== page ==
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2024-02-27Zeitschriftenartikel DOI: 10.18452/29101
Freshwater megafauna shape ecosystems and facilitate restoration
dc.contributor.authorHe, Fengzhi
dc.contributor.authorSvenning, Jens-Christian
dc.contributor.authorChen, Xing
dc.contributor.authorTockner, Klement
dc.contributor.authorKuemmerle, Tobias
dc.contributor.authorLe Roux, Elizabeth
dc.contributor.authorMoleón, Marcos
dc.contributor.authorGessner, Jörn
dc.contributor.authorJähnig, Sonja C.
dc.date.accessioned2024-07-10T11:47:49Z
dc.date.available2024-07-10T11:47:49Z
dc.date.issued2024-02-27none
dc.date.updated2024-07-09T19:15:28Z
dc.identifier.issn1464-7931
dc.identifier.issn1469-185X
dc.identifier.urihttp://edoc.hu-berlin.de/18452/29720
dc.description.abstractFreshwater megafauna, such as sturgeons, giant catfishes, river dolphins, hippopotami, crocodylians, large turtles, and giant salamanders, have experienced severe population declines and range contractions worldwide. Although there is an increasing number of studies investigating the causes of megafauna losses in fresh waters, little attention has been paid to synthesising the impacts of megafauna on the abiotic environment and other organisms in freshwater ecosystems, and hence the consequences of losing these species. This limited understanding may impede the development of policies and actions for their conservation and restoration. In this review, we synthesise how megafauna shape ecological processes in freshwater ecosystems and discuss their potential for enhancing ecosystem restoration. Through activities such as movement, burrowing, and dam and nest building, megafauna have a profound influence on the extent of water bodies, flow dynamics, and the physical structure of shorelines and substrata, increasing habitat heterogeneity. They enhance nutrient cycling within fresh waters, and cross-ecosystem flows of material, through foraging and reproduction activities. Freshwater megafauna are highly connected to other freshwater organisms via direct consumption of species at different trophic levels, indirect trophic cascades, and through their influence on habitat structure. The literature documenting the ecological impacts of freshwater megafauna is not evenly distributed among species, regions, and types of ecological impacts, with a lack of quantitative evidence for large fish, crocodylians, and turtles in the Global South and their impacts on nutrient flows and food-web structure. In addition, population decline, range contraction, and the loss of large individuals have reduced the extent and magnitude of megafaunal impacts in freshwater ecosystems, rendering a posteriori evaluation more difficult. We propose that reinstating freshwater megafauna populations holds the potential for restoring key ecological processes such as disturbances, trophic cascades, and species dispersal, which will, in turn, promote overall biodiversity and enhance nature's contributions to people. Challenges for restoration actions include the shifting baseline syndrome, potential human–megafauna competition for habitats and resources, damage to property, and risk to human life. The current lack of historical baselines for natural distributions and population sizes of freshwater megafauna, their life history, trophic interactions with other freshwater species, and interactions with humans necessitates further investigation. Addressing these knowledge gaps will improve our understanding of the ecological roles of freshwater megafauna and support their full potential for facilitating the development of effective conservation and restoration strategies to achieve the coexistence of humans and megafauna.eng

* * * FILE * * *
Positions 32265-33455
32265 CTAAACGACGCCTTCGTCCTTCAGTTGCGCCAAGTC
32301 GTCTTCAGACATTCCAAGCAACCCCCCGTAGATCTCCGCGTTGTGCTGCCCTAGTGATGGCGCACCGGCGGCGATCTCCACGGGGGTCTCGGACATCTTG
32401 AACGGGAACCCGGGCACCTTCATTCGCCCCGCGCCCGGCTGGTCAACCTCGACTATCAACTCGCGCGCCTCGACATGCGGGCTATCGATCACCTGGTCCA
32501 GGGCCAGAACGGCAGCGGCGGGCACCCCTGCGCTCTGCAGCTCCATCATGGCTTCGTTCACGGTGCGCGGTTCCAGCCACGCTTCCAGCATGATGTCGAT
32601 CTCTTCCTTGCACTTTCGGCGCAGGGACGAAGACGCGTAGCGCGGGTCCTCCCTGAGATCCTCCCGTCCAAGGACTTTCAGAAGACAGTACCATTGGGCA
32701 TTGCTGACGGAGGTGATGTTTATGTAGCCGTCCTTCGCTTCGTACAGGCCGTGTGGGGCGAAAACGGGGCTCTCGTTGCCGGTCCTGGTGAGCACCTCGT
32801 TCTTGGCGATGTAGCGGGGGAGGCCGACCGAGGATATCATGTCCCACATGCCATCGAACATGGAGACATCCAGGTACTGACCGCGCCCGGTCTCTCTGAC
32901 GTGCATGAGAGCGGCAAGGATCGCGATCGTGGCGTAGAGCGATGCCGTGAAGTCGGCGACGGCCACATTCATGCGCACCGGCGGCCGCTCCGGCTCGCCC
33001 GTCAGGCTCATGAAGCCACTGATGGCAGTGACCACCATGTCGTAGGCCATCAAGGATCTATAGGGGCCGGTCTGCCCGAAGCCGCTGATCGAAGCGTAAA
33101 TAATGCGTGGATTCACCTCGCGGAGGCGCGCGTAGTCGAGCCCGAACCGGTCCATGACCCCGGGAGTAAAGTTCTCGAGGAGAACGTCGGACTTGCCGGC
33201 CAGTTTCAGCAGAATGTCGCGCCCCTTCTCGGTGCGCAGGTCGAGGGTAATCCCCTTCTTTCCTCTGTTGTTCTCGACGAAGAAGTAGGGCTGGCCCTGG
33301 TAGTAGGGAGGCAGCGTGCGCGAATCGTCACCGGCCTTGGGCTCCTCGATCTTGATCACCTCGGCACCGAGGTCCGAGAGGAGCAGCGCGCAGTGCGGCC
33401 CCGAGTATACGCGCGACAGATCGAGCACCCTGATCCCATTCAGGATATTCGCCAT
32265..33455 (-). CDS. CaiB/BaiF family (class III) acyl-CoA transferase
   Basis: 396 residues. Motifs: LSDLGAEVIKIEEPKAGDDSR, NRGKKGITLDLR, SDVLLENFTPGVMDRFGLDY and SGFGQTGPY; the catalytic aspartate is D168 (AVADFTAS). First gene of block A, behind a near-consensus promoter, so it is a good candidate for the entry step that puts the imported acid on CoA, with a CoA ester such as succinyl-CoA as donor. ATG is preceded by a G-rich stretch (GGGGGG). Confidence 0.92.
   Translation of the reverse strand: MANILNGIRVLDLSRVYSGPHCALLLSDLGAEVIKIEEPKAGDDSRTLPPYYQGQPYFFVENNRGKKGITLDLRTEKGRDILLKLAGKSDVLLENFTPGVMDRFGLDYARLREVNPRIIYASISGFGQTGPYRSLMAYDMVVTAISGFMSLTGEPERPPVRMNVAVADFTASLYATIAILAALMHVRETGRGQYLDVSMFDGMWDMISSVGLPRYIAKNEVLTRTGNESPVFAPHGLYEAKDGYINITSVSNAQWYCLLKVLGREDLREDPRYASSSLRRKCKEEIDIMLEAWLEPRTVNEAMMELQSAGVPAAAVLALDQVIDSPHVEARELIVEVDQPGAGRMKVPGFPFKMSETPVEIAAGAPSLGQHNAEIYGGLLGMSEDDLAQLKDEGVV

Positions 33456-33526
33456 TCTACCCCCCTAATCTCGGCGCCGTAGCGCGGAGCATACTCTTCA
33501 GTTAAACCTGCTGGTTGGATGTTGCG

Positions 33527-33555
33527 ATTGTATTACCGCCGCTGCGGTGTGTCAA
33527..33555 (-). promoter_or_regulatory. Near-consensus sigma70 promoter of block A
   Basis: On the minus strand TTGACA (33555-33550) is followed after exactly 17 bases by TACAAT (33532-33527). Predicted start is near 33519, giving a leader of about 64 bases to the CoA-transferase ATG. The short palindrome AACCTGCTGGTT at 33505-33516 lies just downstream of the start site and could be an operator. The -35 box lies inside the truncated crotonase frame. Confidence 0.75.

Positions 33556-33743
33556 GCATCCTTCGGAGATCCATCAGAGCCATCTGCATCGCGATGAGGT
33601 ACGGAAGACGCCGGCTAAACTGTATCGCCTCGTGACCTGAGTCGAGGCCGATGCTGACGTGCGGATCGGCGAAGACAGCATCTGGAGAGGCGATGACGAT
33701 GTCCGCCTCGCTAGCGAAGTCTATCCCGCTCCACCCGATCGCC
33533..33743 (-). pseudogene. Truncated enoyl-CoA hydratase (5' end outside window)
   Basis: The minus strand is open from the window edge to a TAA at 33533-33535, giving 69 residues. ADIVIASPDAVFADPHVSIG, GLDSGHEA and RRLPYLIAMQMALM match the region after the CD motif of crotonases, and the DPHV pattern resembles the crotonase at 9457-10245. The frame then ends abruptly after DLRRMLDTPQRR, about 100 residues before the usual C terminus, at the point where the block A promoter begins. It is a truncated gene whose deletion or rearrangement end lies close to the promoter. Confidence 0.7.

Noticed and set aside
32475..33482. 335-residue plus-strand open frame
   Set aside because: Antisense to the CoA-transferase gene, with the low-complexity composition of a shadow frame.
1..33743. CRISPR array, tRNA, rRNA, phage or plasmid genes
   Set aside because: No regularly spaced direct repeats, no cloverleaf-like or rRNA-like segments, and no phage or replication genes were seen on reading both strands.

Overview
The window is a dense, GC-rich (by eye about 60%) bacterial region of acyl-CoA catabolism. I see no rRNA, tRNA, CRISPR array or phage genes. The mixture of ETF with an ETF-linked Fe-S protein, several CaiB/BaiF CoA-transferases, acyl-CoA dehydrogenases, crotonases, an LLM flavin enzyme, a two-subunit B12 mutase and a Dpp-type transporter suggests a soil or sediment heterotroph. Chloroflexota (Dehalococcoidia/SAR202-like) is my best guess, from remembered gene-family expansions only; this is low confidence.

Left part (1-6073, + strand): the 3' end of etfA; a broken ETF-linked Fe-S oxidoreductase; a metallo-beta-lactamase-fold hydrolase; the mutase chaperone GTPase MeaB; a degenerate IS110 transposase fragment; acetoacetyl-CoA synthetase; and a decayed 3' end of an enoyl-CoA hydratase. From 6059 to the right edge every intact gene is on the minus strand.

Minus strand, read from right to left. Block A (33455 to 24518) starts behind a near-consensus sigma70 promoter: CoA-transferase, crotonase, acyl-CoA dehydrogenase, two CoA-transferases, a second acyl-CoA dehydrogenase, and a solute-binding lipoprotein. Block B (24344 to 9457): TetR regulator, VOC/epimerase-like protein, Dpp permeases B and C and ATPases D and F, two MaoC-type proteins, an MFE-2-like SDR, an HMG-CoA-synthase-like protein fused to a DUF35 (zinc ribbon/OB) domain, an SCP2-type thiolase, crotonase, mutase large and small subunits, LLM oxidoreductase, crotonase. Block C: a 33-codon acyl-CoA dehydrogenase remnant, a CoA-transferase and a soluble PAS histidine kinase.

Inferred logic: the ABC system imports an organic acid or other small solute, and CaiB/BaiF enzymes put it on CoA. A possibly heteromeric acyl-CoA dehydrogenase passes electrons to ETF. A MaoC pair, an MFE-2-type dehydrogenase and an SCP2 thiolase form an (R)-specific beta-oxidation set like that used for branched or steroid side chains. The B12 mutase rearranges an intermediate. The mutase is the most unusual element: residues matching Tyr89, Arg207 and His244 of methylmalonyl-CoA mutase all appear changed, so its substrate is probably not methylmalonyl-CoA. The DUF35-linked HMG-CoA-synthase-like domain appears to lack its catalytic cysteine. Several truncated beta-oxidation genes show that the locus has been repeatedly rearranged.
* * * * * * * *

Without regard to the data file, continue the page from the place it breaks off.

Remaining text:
dc.description.sponsorshipVillum Fonden http://dx.doi.org/10.13039/100008398
dc.description.sponsorshipLeibniz‐Gemeinschaft http://dx.doi.org/10.13039/501100001664
dc.description.sponsorshipDanmarks Frie Forskningsfond http://dx.doi.org/10.13039/501100004836
dc.description.sponsorshipDanmarks Grundforskningsfond http://dx.doi.org/10.13039/501100001732
dc.description.sponsorshipDeutscher Akademischer Austauschdienst http://dx.doi.org/10.13039/501100001655
dc.description.sponsorshipChinese Academy of Sciences http://dx.doi.org/10.13039/501100002367
dc.language.isoengnone
dc.publisherHumboldt-Universität zu Berlin
dc.rights(CC BY-NC-ND 4.0) Attribution-NonCommercial-NoDerivatives 4.0 Internationalger
dc.rights.urihttps://creativecommons.org/licenses/by-nc-nd/4.0/
dc.subjectbody sizeeng
dc.subjectconservationeng
dc.subjectecosystem functioneng
dc.subjectdispersaleng
dc.subjectkeystone specieseng
dc.subjectlarge animaleng
dc.subjectnature's contributions to peopleeng
dc.subjectreintroductioneng
dc.subjecttop predatoreng
dc.subjecttrophic complexityeng
dc.subject.ddc550 Geowissenschaftennone
dc.subject.ddc570 Biologienone
dc.titleFreshwater megafauna shape ecosystems and facilitate restorationnone
dc.typearticle
dc.identifier.urnurn:nbn:de:kobv:11-110-18452/29720-6
dc.identifier.doihttp://dx.doi.org/10.18452/29101
dc.type.versionpublishedVersionnone
local.edoc.pages23none
local.edoc.type-nameZeitschriftenartikel
local.edoc.container-typeperiodical
local.edoc.container-type-nameZeitschrift
dc.description.versionPeer Reviewednone
dcterms.bibliographicCitation.doi10.1111/brv.13062
dcterms.bibliographicCitation.journaltitleBiological reviewsnone
dcterms.bibliographicCitation.volume99none
dcterms.bibliographicCitation.issue4none
dcterms.bibliographicCitation.originalpublishernameBlackwellnone
dcterms.bibliographicCitation.originalpublisherplaceOxfordnone
dcterms.bibliographicCitation.pagestart1141none
dcterms.bibliographicCitation.pageend1163none
bua.departmentMathematisch-Naturwissenschaftliche Fakultätnone

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